The Sunrise Lands
by S.M. Stirling
Review by Bill Lawhorn
Roc Hardcover ISBN/ITEM#: 9780451461704
Date: 04 September 2007 List Price $24.95 Amazon US / Amazon UK / Show Official Info /
On a dark and stormy night, Ingolf Vogeler comes to Sutterdown pursued by a relentless enemy and having knowledge that may explain why the original change occurred. Return to the world of Dies the Fire. Twenty-two years after the change, things are going pretty well for clan Mackenzie. The peace that developed after the epic battle between Mike Havel and Norman Arminger continues. But things may be about to change.
Ingolf, weary from his frantic trip over the mountains, finds momentary peace in Sutterdown. That peace is shattered by assassins from the East. Fortunately Rudi Mackenzie, the Havel twins Ritva and Mary, and Mathilda Arminger are there to help.
After the assassins are dealt with, the travels of Ingolf are revealed: a strange tale that encompasses a large part of the old United States including events and a prophecy related to Nantucket. Rudi Mackenzie inherited his mother's and father's charisma and soon develops a plan to help Ingolf return to Nantucket and determine his place in the prophecy.
As the journey begins hopes are high, but the teams are careful and concerned. There is a new enemy waiting: a cult that knows what it wants and will stop at nothing to get it. War may once again be on the way and a traitor may cause the death of the adventurers before the adventure truly begins.
The original survivors of the change are getting older and the youngest and post-change-born children have no recollections of the world before. It all seems some sort of fairy tale that has no place or connection to the world in which they live. The children of the change now come to the forefront in this opening adventure of a new trilogy.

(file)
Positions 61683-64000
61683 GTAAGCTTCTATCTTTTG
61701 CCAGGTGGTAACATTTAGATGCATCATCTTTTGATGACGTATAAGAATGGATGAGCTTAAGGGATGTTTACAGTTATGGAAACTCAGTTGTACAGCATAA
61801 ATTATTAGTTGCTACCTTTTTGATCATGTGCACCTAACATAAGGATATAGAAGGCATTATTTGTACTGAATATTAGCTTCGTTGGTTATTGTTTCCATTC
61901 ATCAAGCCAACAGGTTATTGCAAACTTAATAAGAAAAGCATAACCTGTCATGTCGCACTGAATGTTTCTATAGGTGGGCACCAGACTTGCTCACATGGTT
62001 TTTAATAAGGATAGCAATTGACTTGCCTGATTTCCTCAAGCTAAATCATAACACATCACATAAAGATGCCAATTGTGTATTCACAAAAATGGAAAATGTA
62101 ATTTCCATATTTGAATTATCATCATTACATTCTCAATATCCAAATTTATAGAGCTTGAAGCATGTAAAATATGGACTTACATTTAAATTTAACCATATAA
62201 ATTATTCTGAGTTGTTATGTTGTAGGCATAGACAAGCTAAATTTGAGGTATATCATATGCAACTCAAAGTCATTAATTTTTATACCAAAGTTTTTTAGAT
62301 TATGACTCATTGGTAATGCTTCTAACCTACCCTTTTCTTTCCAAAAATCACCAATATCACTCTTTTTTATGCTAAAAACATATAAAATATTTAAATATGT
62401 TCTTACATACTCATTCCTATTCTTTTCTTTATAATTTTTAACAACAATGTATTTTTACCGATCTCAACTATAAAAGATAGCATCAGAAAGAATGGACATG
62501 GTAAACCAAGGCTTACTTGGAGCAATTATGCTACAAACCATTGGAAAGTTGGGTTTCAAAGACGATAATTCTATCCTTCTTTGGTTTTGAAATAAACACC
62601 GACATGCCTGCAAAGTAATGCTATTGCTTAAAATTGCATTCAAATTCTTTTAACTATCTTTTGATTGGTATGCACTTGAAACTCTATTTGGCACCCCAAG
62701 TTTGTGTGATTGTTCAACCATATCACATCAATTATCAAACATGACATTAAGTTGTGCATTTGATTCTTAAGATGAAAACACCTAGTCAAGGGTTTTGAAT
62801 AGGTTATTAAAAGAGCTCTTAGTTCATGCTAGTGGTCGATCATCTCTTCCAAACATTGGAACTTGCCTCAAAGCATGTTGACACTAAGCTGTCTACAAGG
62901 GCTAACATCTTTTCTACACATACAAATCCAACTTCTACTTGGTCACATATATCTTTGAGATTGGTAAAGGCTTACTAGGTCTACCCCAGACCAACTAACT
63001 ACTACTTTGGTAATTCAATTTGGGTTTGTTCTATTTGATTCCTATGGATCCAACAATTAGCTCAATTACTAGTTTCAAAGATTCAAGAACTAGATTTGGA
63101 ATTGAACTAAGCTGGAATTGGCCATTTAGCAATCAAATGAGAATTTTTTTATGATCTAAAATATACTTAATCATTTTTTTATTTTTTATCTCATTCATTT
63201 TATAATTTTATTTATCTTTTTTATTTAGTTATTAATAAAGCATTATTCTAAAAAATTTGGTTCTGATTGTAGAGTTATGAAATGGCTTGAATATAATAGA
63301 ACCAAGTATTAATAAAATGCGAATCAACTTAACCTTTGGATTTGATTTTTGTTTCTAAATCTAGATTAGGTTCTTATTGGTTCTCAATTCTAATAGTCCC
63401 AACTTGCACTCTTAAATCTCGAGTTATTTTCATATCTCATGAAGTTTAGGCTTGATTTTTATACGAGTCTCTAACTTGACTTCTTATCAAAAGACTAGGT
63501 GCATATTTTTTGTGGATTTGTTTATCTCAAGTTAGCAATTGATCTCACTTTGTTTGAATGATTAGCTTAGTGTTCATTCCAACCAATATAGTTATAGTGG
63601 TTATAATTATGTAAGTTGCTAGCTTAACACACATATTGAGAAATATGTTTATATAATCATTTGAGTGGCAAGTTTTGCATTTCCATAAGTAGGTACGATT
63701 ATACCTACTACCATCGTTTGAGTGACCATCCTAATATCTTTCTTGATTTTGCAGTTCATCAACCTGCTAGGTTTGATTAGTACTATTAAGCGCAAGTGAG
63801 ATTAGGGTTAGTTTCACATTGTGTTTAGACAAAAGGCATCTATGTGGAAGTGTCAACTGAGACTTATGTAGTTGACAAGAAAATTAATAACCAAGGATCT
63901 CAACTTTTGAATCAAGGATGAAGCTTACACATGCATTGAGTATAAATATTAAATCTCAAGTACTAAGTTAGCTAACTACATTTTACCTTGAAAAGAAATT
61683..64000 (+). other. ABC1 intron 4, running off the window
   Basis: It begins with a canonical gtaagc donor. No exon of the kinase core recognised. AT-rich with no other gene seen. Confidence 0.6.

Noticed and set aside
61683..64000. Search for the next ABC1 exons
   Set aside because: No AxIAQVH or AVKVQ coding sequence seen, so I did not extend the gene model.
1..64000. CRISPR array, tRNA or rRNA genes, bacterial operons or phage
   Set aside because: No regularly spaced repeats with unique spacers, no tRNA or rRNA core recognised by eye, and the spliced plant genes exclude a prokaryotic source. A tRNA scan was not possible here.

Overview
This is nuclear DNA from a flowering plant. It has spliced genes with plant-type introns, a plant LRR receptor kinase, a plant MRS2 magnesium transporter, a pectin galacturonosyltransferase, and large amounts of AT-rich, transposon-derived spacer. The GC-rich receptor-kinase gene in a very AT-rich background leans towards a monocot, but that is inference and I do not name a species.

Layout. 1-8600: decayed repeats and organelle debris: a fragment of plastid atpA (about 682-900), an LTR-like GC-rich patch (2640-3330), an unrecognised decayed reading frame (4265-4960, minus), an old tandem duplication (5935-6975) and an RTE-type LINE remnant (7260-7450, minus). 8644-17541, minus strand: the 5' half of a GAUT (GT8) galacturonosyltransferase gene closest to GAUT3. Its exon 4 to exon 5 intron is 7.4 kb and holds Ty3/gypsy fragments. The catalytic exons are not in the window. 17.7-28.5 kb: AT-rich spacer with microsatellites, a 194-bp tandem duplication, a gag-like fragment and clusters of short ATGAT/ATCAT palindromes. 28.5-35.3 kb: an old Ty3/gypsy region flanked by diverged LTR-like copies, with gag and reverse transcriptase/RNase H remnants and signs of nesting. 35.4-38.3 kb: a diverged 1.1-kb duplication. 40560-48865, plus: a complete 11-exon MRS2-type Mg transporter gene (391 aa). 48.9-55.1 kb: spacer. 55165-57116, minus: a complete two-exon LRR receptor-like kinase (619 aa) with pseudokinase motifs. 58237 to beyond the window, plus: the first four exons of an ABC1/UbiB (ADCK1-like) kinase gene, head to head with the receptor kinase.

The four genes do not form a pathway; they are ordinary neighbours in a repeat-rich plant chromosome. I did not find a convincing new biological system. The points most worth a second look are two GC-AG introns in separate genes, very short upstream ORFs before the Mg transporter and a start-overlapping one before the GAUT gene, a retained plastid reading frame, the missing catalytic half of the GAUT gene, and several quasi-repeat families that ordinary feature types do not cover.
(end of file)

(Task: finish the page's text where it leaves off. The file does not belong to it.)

Straight up: I liked it. The time gap between the original trilogy and the current one has allowed the children to age and the world to settle. Although the main characters from the original trilogy are still around, they are older and have definitely passed the torch to the younger generation. I am personally pleased by this. Too many times old characters just keep hanging around and surviving simply because they were a point-of-view character previously. One fault that is avoided here is the 8-years-old-going-on-40 wisdom of young characters that develop in books. I admit there are some children who are quite perceptive, but in some books they are too wise, knowing or experienced.
The maps and stories about other parts of the country are interesting and go a long way to expanding the reader's knowledge of the world. As this world is explored, more comes to light and a few interesting characters from our world make an appearance. Those little nuggets can be enjoyed or ignored as you choose.